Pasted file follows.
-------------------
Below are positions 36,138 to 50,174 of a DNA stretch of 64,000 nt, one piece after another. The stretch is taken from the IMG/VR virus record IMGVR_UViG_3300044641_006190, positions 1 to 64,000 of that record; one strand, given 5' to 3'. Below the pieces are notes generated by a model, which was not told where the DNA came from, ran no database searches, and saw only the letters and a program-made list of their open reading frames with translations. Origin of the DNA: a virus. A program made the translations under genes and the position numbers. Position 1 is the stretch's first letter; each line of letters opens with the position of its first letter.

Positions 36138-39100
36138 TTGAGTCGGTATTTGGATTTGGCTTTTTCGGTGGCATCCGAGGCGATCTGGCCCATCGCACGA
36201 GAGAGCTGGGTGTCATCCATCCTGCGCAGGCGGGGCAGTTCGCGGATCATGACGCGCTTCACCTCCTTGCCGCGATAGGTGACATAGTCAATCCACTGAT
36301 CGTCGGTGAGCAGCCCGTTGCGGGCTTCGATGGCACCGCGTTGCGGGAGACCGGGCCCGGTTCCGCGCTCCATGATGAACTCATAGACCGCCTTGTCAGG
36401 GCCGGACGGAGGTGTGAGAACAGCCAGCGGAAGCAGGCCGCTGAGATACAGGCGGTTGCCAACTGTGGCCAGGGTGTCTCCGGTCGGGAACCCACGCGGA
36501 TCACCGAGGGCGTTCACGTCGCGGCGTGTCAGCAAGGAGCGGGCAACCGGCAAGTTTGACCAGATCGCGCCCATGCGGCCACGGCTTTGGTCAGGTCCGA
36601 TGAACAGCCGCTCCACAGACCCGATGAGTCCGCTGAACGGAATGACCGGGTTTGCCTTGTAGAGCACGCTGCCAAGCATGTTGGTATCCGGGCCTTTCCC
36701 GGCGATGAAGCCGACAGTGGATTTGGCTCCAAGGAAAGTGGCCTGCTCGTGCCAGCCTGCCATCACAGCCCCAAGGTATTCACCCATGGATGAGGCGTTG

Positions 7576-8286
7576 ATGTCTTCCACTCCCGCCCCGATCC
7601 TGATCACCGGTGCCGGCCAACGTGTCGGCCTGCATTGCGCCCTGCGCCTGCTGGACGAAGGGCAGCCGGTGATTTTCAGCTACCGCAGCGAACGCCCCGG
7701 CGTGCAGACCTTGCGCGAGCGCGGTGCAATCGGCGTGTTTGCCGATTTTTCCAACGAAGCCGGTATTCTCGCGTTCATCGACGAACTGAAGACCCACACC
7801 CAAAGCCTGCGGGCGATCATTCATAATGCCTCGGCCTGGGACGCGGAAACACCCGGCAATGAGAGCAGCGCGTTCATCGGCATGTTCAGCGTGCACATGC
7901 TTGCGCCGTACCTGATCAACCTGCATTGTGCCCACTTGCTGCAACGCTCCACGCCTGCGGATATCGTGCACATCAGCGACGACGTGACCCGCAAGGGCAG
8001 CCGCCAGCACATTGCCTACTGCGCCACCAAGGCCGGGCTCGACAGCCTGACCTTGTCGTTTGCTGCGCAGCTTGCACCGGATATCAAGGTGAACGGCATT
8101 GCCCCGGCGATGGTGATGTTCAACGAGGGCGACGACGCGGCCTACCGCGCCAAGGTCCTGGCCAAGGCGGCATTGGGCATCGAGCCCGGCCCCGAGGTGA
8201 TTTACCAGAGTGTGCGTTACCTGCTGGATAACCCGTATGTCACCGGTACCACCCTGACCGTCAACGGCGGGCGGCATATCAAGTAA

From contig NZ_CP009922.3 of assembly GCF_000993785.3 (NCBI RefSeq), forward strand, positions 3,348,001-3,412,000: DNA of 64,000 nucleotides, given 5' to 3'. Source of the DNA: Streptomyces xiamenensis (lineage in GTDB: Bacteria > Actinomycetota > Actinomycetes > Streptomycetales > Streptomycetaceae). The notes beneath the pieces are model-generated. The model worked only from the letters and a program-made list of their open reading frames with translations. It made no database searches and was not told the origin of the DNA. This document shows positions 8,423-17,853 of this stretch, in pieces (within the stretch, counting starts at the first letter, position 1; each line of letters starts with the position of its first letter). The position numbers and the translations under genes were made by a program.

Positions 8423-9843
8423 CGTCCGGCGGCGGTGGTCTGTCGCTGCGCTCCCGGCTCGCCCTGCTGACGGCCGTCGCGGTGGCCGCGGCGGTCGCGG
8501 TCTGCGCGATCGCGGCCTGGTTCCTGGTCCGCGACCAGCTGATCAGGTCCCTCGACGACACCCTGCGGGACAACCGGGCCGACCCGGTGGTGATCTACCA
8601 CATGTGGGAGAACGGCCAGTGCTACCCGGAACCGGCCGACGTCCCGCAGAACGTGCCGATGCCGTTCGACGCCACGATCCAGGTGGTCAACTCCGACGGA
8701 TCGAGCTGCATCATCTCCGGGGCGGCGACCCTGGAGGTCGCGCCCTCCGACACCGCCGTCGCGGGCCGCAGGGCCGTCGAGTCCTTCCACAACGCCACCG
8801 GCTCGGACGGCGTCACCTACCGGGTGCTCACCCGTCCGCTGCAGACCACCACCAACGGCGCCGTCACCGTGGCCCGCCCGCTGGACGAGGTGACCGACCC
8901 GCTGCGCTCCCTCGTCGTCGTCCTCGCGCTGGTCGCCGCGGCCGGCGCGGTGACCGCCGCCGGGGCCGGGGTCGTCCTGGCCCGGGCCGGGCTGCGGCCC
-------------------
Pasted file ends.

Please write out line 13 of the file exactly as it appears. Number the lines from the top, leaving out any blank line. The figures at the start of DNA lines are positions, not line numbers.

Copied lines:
7701 CGTGCAGACCTTGCGCGAGCGCGGTGCAATCGGCGTGTTTGCCGATTTTTCCAACGAAGCCGGTATTCTCGCGTTCATCGACGAACTGAAGACCCACACC